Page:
“It cannot just be purely for a sale – because customers will see straight through that.”

He also cautioned that while health and wellness brands can sell media space through their loyalty programme and use this to build a personalised experience for customers, they need to be careful to get the product recommendations exactly right.

“Customers will see through, quite quickly, something that is not hyper-personalised to them … That might be because the brand isn’t right, or they told you that they’ve got an allergy – there’s a whole host of issues that you can get if you’re not really personalising that stuff.”

How to demonstrate customer lifetime value

Holland & Barrett uses customer lifetime value (CLV) as a success metric for its loyalty efforts; however, Haywood noted that CLV is a “lag metric” that “takes a long time to build”. Demonstrating to colleagues and stakeholders that CLV is being built can therefore be a challenge.

Haywood recommended tracking three signals that are influential in determining whether a customer will return to the brand for additional purchases: one is the aforementioned operational excellence; another is loyalty programme health; and the third is discrete testing of the things that make the programme work.

Measuring loyalty programme health, by any measure that the brand has chosen to gauge this – whether it be monthly active users, open or clickthrough rates, signups, participation in stores – “will give you a good signal of: ‘I’ve got something that customers are signing into and engaging with’.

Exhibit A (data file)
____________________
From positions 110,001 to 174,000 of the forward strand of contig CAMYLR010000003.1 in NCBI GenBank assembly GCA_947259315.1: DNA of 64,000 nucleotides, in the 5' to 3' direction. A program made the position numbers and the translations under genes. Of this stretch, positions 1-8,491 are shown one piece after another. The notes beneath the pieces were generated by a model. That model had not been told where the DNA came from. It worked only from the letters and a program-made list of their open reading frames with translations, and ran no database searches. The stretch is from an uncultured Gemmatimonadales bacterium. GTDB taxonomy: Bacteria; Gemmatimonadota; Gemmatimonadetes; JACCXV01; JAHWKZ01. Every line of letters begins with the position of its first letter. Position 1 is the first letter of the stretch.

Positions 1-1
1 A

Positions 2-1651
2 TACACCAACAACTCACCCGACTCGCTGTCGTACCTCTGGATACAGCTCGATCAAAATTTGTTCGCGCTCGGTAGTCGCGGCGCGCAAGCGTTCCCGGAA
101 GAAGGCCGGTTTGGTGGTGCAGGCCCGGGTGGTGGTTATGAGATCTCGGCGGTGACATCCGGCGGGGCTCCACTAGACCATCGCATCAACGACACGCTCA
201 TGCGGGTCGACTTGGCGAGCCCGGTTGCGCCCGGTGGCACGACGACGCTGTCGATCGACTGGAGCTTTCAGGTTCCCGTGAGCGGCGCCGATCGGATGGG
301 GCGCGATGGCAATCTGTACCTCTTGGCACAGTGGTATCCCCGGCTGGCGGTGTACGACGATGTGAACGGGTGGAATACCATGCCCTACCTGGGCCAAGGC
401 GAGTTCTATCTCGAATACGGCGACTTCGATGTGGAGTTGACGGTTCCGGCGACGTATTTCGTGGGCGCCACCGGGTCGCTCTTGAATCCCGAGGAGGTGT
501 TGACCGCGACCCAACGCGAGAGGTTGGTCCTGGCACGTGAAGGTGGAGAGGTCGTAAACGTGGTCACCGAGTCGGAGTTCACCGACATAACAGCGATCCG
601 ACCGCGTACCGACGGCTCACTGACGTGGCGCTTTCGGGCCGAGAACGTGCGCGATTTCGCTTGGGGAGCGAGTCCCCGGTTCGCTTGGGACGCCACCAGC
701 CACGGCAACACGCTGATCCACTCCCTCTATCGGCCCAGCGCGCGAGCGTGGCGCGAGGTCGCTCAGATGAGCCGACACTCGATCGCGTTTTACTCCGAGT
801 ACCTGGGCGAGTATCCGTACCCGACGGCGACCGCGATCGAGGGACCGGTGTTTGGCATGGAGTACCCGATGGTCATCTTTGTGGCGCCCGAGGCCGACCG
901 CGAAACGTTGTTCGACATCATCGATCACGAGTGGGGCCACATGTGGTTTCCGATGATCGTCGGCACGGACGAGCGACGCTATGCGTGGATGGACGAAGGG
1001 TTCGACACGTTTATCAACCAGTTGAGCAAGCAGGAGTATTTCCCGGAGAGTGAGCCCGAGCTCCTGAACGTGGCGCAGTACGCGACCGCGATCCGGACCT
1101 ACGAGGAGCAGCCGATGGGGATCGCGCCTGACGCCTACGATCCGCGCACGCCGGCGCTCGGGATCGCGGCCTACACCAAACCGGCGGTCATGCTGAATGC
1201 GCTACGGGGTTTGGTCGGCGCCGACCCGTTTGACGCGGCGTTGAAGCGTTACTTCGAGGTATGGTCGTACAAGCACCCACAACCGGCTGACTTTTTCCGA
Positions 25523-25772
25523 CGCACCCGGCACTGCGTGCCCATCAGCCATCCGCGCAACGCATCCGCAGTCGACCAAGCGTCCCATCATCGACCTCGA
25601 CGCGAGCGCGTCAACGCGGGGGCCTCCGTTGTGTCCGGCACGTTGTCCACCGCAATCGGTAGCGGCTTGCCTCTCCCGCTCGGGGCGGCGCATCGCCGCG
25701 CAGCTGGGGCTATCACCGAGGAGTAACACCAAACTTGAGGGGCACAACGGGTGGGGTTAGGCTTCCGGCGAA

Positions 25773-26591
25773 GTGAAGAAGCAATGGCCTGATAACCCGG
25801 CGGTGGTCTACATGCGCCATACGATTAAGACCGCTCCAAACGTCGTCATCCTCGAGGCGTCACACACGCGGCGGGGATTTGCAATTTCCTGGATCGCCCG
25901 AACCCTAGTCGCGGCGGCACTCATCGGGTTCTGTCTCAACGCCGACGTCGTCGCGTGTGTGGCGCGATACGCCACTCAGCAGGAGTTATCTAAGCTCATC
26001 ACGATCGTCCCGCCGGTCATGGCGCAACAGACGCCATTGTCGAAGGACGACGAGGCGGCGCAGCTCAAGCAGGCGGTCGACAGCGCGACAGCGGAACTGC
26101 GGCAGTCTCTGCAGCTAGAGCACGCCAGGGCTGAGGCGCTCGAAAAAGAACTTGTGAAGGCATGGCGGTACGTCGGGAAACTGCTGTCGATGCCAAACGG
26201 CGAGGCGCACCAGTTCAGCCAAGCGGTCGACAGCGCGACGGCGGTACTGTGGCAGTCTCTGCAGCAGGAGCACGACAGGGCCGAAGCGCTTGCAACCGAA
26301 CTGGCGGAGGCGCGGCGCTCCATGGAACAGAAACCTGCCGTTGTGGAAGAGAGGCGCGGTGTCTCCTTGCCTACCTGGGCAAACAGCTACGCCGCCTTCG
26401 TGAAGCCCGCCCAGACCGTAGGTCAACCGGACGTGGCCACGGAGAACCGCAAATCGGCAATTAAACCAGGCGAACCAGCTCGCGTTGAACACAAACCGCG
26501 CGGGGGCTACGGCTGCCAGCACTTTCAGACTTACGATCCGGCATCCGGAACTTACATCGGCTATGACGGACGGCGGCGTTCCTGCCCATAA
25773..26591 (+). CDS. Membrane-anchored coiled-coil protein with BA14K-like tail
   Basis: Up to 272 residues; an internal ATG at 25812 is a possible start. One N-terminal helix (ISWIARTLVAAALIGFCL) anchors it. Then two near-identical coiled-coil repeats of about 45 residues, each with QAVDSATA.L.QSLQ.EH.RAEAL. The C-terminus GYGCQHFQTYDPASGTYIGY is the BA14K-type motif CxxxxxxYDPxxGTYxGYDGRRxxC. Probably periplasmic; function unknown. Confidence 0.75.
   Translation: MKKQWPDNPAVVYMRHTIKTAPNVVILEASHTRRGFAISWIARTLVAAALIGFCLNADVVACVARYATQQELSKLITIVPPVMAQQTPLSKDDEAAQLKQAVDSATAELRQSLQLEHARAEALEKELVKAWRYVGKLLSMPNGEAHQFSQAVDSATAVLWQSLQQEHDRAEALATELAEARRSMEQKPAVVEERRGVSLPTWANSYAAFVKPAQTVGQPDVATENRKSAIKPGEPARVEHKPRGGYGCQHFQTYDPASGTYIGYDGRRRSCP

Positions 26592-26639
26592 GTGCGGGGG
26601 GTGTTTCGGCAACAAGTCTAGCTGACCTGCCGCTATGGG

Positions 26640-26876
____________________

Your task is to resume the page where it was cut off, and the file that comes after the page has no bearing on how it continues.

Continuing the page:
“I see quite a lot of loyalty programmes where there’s quite a good signup offer; but almost nothing behind it.”

Finally, discrete testing of the loyalty programme, such as via marketing campaigns, personalisation tests, or any kind of A/B testing: Haywood advised carrying this out through impartial teams wherever possible, “so that the rest of the business can’t say that you’re marking your own homework.”

“If you get those three things right, they are all contributing signals to a good customer lifetime value that will play out 6, 12 months later.”

“Invest everything you can” to get operations right

Haywood was keen to point out that customer loyalty doesn’t begin – or end – with a loyalty programme. He emphasised the importance of nailing the fundamentals of a good customer experience to keep shoppers coming back to the brand.

“You’ve got to make sure that your operation is excellent – whether that’s [measured in terms of] NPS, stock availability, CX, search; however you measure a good customer experience.

“Loyalty is hard to build and it’s very easy to break.” Haywood light-heartedly recounted an exchange he’d had with one Retail Technology Show attendee who was no longer a Holland & Barrett customer due to a poor website experience. “If you don’t get [customer experience] right – forget it.

“If your operations are poor, start there; invest everything you can in making it right. […] I always say that everyone is accountable for loyalty … because everyone is accountable for retention. Everyone has some level of accountability for customers’ experience with the brand.”

Econsultancy provides training in customer experience, and runs learning academies for global brands.